OSAN AIR BASE, South Korea — As U.S.-South Korean war games continued, the United States and two crucial Asian allies agreed to meet in Washington for talks about North Korea's attack on a South Korean island and the North's nuclear weapons programs.
Although North Korean rhetoric remained high — the country warned the military drills could trigger "full-blown war" — a senior North Korean official left Pyongyang for talks with leaders in the country's only major ally, China.
The visit of Choe Thae Bok, the chairman of North Korea's parliament, to Beijing, combined with the planned Washington meeting, raised hopes that a diplomatic solution could be found.
Even as Choe traveled to Beijing, however, the North reminded the world that it was forging ahead with its nuclear efforts. Pyongyang said Tuesday that it's operating a modern uranium enrichment plant equipped with thousands of centrifuges. The main Rodong Sinmun newspaper said in a commentary that the North is also building light-water reactors. The commentary, carried by the official Korean Central News Agency, said the uranium enrichment is entirely intended for peaceful purposes.
The North first revealed the program in early November to a visiting American scientist. A light-water nuclear power reactor is ostensibly for civilian energy purposes, but it gives the North a reason to enrich uranium. Uranium enrichment would give the North a second way to make nuclear bombs, in addition to its known plutonium-based program. At low levels, uranium can be used in power reactors, but at higher levels it can be used in nuclear weapons.
North Korea, which has pushed for renewed international talks on receiving much-needed aid in return for commitments to dismantle its nuclear programs, unleashed an artillery barrage on a South Korean island Nov. 23 that killed two civilians and two marines. The attack hit civilian areas and marked a new level of hostility along the country's contested maritime border.
South Korean President Lee Myung-bak took responsibility Monday for failing to protect his citizens and pledged a tough response if the North carries out any further aggression.
Foreign ministers from South Korea, the United States and Japan are to meet in Washington in early December to discuss the shelling and North Korea's nuclear program, according to Seoul's Foreign Ministry.
Despite the diplomacy, tension in the region remained high.
On Tuesday, the North's propaganda machine issued a warning that the South Korea-U.S. drills, involving nuclear-powered U.S. supercarrier, could trigger a "full-blown war" on the peninsula.
"Our republic has a war deterrent that can annihilate any aggressor at once," the Pyongyang's government-run Minju Joson said in a commentary. "A northward provocative war means a self-destruction."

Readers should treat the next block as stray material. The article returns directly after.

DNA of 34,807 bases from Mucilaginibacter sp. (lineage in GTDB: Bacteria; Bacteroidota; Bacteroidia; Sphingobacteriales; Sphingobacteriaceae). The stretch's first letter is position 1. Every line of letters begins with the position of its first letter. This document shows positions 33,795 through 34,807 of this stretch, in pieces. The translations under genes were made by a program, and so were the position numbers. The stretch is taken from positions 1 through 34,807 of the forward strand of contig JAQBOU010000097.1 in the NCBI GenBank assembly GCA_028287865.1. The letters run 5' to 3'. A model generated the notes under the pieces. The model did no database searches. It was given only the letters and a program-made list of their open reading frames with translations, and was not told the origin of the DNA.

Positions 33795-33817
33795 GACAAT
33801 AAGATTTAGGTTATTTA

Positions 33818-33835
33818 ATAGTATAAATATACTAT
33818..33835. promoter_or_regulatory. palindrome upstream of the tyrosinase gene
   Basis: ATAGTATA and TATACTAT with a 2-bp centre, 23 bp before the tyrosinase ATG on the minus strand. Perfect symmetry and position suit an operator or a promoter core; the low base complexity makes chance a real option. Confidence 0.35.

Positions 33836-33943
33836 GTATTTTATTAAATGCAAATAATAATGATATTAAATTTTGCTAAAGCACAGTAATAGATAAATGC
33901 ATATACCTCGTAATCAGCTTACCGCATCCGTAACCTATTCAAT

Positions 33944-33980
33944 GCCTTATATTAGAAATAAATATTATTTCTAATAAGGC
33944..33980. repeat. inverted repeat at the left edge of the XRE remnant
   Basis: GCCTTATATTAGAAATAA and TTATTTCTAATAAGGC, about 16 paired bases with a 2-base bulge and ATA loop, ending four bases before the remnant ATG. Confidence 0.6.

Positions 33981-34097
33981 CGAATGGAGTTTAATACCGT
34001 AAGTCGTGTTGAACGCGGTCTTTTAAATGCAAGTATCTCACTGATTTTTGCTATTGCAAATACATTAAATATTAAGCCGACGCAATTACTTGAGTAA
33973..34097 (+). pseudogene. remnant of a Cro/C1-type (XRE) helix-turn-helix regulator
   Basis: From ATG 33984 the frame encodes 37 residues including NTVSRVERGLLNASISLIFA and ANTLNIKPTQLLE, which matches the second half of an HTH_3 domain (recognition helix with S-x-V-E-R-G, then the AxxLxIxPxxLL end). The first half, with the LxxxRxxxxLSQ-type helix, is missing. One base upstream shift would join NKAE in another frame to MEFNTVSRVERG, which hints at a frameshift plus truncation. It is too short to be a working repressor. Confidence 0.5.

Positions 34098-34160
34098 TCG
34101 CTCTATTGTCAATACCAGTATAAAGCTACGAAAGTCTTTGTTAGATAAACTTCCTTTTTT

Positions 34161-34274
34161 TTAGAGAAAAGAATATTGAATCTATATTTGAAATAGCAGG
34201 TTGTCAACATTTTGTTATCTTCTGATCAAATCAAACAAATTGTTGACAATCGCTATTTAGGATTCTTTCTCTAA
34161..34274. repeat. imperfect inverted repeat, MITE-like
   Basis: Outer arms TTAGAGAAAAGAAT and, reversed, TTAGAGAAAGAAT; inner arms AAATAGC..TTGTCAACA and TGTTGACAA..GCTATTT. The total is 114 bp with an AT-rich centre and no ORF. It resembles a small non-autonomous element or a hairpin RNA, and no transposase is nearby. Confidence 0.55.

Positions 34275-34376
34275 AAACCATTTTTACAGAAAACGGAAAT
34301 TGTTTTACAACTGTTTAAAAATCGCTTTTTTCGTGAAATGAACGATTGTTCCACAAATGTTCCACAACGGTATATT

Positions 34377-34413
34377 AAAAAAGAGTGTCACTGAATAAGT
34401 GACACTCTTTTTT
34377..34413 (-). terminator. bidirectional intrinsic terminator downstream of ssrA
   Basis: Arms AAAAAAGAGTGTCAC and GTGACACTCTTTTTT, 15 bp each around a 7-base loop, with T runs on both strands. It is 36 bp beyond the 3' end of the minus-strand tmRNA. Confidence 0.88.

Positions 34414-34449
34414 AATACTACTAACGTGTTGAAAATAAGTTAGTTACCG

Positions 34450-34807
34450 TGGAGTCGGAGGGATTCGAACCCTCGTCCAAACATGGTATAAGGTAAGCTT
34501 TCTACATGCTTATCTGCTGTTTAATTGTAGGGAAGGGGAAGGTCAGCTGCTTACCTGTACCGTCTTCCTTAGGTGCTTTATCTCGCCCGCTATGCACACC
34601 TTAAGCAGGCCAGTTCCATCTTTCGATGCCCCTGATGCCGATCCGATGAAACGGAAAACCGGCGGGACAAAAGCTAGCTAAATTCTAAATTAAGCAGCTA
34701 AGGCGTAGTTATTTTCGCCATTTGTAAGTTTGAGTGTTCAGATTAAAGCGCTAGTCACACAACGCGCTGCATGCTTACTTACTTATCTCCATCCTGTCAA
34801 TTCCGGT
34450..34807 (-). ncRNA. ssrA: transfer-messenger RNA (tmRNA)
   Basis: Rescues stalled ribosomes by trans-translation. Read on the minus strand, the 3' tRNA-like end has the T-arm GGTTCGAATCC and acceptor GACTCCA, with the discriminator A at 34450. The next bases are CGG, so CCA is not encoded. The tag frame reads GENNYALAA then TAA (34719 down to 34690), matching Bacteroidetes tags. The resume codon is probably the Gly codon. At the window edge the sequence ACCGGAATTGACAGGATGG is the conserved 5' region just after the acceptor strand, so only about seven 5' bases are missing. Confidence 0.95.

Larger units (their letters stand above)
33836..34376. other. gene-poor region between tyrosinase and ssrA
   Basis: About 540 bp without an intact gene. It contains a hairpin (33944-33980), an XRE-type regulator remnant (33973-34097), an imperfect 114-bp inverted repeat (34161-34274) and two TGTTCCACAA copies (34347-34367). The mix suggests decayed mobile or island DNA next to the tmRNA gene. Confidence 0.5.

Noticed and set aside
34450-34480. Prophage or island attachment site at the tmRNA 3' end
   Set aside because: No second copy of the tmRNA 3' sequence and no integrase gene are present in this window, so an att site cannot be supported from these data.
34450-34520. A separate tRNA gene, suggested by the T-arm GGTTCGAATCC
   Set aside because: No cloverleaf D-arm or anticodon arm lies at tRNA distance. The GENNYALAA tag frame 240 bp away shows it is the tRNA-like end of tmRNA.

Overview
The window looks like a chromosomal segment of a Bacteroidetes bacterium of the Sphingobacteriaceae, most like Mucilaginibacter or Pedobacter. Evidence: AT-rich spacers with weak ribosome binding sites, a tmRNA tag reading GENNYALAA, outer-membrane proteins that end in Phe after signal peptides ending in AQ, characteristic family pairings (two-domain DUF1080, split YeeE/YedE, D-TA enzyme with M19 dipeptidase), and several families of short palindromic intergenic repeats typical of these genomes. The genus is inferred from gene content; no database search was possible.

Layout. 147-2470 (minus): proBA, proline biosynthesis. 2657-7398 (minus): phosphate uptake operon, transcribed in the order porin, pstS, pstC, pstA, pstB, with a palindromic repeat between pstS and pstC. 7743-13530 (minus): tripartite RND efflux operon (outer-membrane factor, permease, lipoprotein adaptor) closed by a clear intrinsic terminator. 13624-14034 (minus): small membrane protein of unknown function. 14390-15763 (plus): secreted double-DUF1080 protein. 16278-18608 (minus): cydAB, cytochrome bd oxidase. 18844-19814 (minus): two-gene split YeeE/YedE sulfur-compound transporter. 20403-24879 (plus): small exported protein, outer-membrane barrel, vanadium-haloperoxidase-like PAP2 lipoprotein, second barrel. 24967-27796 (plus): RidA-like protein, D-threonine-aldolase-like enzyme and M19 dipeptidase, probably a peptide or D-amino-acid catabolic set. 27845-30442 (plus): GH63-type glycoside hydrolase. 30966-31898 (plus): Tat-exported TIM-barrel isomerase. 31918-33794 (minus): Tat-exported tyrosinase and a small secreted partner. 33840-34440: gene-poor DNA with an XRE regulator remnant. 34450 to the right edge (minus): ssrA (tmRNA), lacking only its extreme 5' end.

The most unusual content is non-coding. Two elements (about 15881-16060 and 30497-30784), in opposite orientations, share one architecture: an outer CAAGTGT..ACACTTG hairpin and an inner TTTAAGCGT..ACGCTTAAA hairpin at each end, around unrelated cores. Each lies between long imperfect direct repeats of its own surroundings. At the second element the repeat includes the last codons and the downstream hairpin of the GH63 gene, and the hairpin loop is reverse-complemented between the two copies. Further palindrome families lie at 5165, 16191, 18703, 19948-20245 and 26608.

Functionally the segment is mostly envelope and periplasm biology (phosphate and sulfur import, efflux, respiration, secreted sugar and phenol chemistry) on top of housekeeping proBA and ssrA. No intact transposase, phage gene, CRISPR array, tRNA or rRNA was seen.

On the streets of Pyongyang, North Koreans spoke with pride of their military.
"Those who like fire are bound to be punished with fire," Kim Yong Jun, a Pyongyang resident, told international broadcaster APTN. "If the U.S. imperialists and South Korean puppets continue to gather the clouds of war, the Korean army and people will never forgive them."
The U.S. ambassador to the United Nations, Susan Rice, said Monday that the U.N. Security Council is studying how to respond to the shelling as well as the recent uranium revelations.
Yonhap news agency reported that Choe, the North Korean official, will stay in China for five days and was invited by Wu Bangguo, chairman of the rubber-stamp National People's Congress.
Choe, who concurrently serves as a ruling Workers' Party secretary, was expected to meet top Chinese communist party officials and discuss last week's artillery barrage, the North's nuclear program and the U.S.-South Korean military drills, Yonhap said.
Choe visited China in late September and briefed President Hu Jintao and other Chinese leaders about the North's decision to give top political posts to a son of North Korean leader Kim Jong Il, Yonhap said.
China, North Korea's only major ally, has sought to calm tensions by calling for an emergency meeting among regional powers involved in nuclear disarmament talks, including North Korea.
Seoul, which wants proof of Pyongyang's commitment to denuclearization as well as a show of regret over the March sinking of a warship, reacted coolly to the proposal.
Japan rejected a new round of aid-for-disarmament talks any time soon. Foreign Ministry Seiji Maehara said in an interview with national broadcaster TBS late Monday that North Korea must first honor past commitments on disarmament.
Kim reported from Seoul. AP writers Foster Klug and Ian Mader contributed to this report.
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